How does diabetes affect your eyes? The notion of diabetic eye disease doesn’t seem to be a major topic of discussion, but it should be – in fact diabetes can leave a person blind. Read more to learn how diabetes can affect eyesight and when it’s time to go see your eye doctor. 

Diabetic Retinopathy

When it comes to eye disease caused by diabetes, diabetic Retinopathy is the most common. Diabetic retinopathy leads to irreversible blindness in both eyes. Whether you have Type 1 or Type 2 diabetes, you’re at risk for diabetic retinopathy, and it’s worse if you’ve had the disease for a long time and aren’t good at controlling your blood sugar. Diabetic retinopathy happens when the blood vessels in the light-sensitivity tissues at the back of the eye are damaged. You may be completely asymptomatic when you first begin developing this condition, but eventually it will lead to blindness. 


Your optic nerve needs to be healthy for you to have good vision, and it’s easily damaged. It’s common for people over the age of 60 and can happen quite easily as you age, but it’s more likely to happen if you have diabetes. Discovery of glaucoma means you’ll likely need treatment for the rest of your life.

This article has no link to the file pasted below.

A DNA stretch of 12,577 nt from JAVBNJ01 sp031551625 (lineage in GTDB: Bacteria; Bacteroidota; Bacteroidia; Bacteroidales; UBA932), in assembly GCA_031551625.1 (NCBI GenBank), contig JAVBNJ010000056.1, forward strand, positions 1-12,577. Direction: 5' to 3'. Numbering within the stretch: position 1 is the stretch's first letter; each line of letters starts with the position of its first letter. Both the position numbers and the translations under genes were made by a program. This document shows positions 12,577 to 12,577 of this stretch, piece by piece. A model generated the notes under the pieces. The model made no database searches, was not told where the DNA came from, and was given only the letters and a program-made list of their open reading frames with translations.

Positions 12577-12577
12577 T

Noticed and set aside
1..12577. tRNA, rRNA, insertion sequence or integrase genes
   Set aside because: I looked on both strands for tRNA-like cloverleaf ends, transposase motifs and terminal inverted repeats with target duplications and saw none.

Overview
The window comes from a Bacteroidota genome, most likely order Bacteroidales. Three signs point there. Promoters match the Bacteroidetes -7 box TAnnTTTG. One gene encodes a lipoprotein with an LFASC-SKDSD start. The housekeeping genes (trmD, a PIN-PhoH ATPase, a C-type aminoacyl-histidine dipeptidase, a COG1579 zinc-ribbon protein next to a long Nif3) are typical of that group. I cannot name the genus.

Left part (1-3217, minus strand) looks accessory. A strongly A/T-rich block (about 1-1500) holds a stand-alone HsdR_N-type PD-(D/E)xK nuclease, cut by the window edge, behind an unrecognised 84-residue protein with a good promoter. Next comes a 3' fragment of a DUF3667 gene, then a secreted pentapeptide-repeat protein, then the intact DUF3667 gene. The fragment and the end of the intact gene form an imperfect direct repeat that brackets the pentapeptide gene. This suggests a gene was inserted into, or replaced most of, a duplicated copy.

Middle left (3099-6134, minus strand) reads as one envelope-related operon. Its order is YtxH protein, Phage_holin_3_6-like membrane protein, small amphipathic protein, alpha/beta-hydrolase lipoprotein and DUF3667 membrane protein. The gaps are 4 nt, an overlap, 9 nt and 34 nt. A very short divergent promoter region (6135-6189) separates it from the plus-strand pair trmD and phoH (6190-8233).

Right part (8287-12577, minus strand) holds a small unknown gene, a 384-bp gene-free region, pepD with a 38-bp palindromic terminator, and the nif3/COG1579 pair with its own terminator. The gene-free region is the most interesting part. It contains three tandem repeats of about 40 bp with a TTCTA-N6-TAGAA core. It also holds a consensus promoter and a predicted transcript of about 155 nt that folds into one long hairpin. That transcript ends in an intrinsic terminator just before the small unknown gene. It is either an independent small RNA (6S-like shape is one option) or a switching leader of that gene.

When a cloud begins to form on the lens of your eye, it’s a sign you have cataracts. You’ll start to notice problems when it gets harder to read and drive a car. Cataracts can usually be corrected with surgery, but it can also be prevented through management of diabetes. 

Diabetic Macular Edema

Occurring in people with Type 1 or Type 2 diabetes, this happens when fluid starts to build up in the macula, the part of the eye which allows us to make out fine details. When there’s a buildup of fluid, the macula will swell and thicken. Your vision will be distorted. Like with diabetic retinopathy, the blood vessels become damaged over time and you may not notice symptoms at first. There are a few types of treatments, including laser therapy and injectable medications. 

When To See A Doctor

To avoid diabetes-related eyesight loss, practice careful management of your condition. Poor control over your blood sugar or loss of insulin can cause damage to your eyes, but where diabetes is properly managed, it’s possible to slow or prevent diabetic eye disease. Make sure to see your eye doctor for an annual eye exam. 

Is it time for your yearly eye exam? Book an appointment with an optometrist at the Laurier Optical Orleans Innes Eye Clinic. We provide full exams, identify underlying causes of eye issues, and give advice and instruction to patients.